• 5. bzfgt | 08/04/2014
Yes, I don't hear "green piece/Greenpeace" at all, on checking.

John, I'm not sure about "talk up cheerly" on live versions, here it does sound like "Chile" and that fits well with the theme of the lyrics, whereas the former just sounds like a filler line.
  • 6. dannyno | 13/08/2014
From Steve Hanley's The Big Midweek (p72):

""one day Mark comes into the rehearsal space waving a tape at us. 'Listen to this!' he says, slipping it into his portable cassette player. It's a rough recording of chirping birds with an ice cream van in the distance. 'I was getting the milk off my window ledge and I thought, "Listen. That's the sound of the lower-class English summer, is that." We need to build a song out of it. Get on with it lads! ... <snip> Marc Riley started by inverting the sound of the ice cream van into a keyboard riff and we played along, creating an ironically golly little gem. Mark seems quite please. "English Scheme!" he says. "Play it again and I'll sing."...."
Hugo Lane
  • 7. Hugo Lane | 16/05/2015
It seems to me there may be something worth footnoting regarding the reference to Haslingden for those of us who are not well grounded in Lancashire political and socioeconomic geography. Just a thought
  • 8. Huckleberry | 06/07/2016
Only a thought - stone toilet might be a contemptuous description of concrete, imitation stone birdbaths which were fashionable in English gardens in the 1970s & 80s, and sometimes looked a bit like toilets?
  • 9. dannyno | 16/07/2016
I always thought it was referring to outdoor terraced-house toilets, but it could work that way too, I suppose.
  • 10. Zack | 11/01/2017
The meter and theme of the lyrics here were likely inspired by the poem "Slough" by John Betjeman. You can practically sing "Slough" on top of the Fall's tune:

Come friendly bombs and fall on Slough!
It isn't fit for humans now,
There isn't grass to graze a cow.
Swarm over, Death!

Come, bombs and blow to smithereens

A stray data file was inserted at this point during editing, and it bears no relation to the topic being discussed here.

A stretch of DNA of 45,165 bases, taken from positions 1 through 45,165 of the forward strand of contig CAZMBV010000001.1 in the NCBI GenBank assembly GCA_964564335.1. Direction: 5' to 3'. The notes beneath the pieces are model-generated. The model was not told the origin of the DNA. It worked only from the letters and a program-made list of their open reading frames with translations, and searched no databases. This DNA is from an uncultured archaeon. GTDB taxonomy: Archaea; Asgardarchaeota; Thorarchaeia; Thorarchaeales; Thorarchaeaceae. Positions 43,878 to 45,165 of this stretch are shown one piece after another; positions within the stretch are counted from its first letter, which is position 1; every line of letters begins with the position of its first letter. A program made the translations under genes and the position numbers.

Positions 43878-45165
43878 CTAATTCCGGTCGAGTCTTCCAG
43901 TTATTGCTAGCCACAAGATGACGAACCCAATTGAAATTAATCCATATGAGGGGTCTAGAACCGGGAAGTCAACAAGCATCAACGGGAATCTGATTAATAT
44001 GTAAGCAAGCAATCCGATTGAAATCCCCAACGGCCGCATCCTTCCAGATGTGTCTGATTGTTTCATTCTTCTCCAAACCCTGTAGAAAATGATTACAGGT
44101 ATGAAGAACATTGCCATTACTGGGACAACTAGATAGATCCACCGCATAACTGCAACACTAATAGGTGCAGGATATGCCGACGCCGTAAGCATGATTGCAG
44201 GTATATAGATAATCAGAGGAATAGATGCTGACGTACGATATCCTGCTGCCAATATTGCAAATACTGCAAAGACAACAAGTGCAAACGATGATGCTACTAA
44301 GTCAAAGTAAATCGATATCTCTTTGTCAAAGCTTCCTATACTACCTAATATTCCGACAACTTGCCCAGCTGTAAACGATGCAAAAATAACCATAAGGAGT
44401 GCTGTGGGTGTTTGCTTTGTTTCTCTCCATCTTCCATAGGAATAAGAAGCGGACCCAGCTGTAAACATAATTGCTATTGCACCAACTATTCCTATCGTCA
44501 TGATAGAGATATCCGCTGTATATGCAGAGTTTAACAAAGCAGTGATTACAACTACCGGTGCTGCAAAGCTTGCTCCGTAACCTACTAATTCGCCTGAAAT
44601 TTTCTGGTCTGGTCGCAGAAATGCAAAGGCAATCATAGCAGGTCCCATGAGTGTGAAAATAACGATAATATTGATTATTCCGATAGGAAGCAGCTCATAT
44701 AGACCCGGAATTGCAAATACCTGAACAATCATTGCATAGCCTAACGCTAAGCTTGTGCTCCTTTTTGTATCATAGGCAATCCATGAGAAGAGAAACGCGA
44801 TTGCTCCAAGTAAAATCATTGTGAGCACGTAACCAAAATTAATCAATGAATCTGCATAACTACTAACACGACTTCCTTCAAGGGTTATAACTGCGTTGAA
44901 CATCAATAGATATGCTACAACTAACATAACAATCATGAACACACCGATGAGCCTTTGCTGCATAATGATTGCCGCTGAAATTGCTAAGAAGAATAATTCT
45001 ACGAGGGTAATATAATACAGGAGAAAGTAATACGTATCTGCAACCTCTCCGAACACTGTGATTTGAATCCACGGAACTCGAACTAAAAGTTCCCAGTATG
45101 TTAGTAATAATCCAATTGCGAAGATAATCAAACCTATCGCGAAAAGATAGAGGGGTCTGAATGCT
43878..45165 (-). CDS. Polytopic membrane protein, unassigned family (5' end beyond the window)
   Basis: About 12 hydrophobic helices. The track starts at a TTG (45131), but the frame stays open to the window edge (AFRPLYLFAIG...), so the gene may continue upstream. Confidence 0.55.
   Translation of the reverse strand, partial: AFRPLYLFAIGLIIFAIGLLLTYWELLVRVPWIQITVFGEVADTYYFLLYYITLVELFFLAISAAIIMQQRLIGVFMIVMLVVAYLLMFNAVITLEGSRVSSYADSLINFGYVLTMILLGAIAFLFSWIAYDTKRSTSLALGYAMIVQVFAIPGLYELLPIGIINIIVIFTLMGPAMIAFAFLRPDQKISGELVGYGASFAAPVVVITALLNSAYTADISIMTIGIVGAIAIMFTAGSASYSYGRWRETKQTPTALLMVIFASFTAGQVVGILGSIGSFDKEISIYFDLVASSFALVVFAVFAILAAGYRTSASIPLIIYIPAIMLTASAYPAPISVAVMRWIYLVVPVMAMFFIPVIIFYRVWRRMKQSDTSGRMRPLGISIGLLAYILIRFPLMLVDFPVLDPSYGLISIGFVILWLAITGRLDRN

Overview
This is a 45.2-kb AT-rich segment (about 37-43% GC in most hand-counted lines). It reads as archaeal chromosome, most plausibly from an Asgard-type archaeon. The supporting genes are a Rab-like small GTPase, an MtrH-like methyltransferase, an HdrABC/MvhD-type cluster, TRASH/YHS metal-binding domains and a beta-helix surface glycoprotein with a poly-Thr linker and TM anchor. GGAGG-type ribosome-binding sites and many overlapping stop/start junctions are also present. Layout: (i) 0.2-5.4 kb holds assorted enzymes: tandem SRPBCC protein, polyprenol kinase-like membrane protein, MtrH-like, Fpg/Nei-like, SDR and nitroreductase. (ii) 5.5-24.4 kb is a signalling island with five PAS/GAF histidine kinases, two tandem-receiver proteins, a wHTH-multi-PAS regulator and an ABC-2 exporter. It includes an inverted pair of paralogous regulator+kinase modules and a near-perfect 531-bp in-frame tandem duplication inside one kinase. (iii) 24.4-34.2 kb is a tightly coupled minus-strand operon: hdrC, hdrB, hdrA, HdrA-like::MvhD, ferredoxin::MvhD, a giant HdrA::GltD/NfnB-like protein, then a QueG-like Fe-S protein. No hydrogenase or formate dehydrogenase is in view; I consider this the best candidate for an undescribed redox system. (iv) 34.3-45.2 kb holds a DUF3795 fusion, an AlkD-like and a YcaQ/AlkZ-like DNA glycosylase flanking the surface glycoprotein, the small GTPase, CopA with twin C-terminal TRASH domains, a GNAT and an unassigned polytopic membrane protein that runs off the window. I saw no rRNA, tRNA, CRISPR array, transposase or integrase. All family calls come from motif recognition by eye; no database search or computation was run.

Those air-conditioned, bright canteens,
Tinned fruit, tinned meat, tinned milk, tinned beans,
Tinned minds, tinned breath. [...]
  • 11. dannyno | 22/01/2017
Zack, comment 10: the theme seems different to me. The rhyme scheme is very different too.
  • 12. Zack | 04/02/2017
Dannyno, comment 11: In a very broad sense, "English Scheme" and "Slough" are both about how 20th century England was not all it was cracked up to be. The rhyme scheme is different, sure, but the meter is a perfect match in places - too perfect to have been a coincidence. Read the "tinned fruit, tinned meat" part and tell me you don't hear Paul Hanley's drum fills.
  • 13. bzfgt | 04/02/2017
Zack, it's plausible, but it's iambic tetrameter which is hardly uncommon, no?
  • 14. bzfgt | 04/02/2017
Go and catch a falling star,
Get with child a mandrake root,
Tell me where all past years are,
Or who cleft the devil's foot,
Teach me to hear mermaids singing,

  • 15. bzfgt | 11/02/2017
Fuck, bad example, the stress is on the first syllable in those lines! Hoist on my own petard!!
  • 16. Lloyd | 24/03/2017
Fancy groups, isn't it?
  • 17. bzfgt (link) | 01/04/2017
Yes it seems not to be "lousy" as far as I can tell. I checked 5 or 6 versions and I'm pretty sure you're right. It contradicts the book of orange, though, so I had to put a note. If anyone hears any different let me know, I'm bad at hearing lyrics but as I say I hear what you do.
Dr X O'Skeleton
  • 18. Dr X O'Skeleton | 17/05/2017
I always heard "talk of telly while driving through Haslingdon", which is more banal and in keeping with the proletarian drudgery in other lines. Chile might have been a subject for left-wing intellectuals.
Dr X O'Skeleton
  • 19. Dr X O'Skeleton | 17/05/2017
Stone toilet back gardens is a reference to the fact that traditional working class terraced houses had toilets in a brick outhouse at the back
  • 20. dannyno | 17/05/2017
Comment #19: see my comment #9.

Comment #18 - sounds like Chile to me, and fits with the condescension in the previous line. This is not in fact a song that is only or primarily about proletarian drudgery at all. In fact the "lower class" appear explicitly only once, early on, and much of the rest of the songs is actually a comment on a certain kind of middle class type in bands.
  • 21. bzfgt (link) | 16/09/2017
Yes well I think when he says "switch" he switches off the poles and onto the middle class. I should probably put that in the note.
  • 22. Neil | 27/01/2018
A couple of things I've always heard differently: the wonderfully scathing 'freak creep' in line 11, and 'army career breadhead' towards the end. The final section does seem to be a semi-realised attempt to describe the social elite, or upper classes (in typically sardonic terms.) Or maybe it's just great poetry.
  • 23. bzfgt (link) | 12/02/2018
Yeah those sound right and I changed a few more words too (it's "if we were smart," not "if we was smart," and there was something else).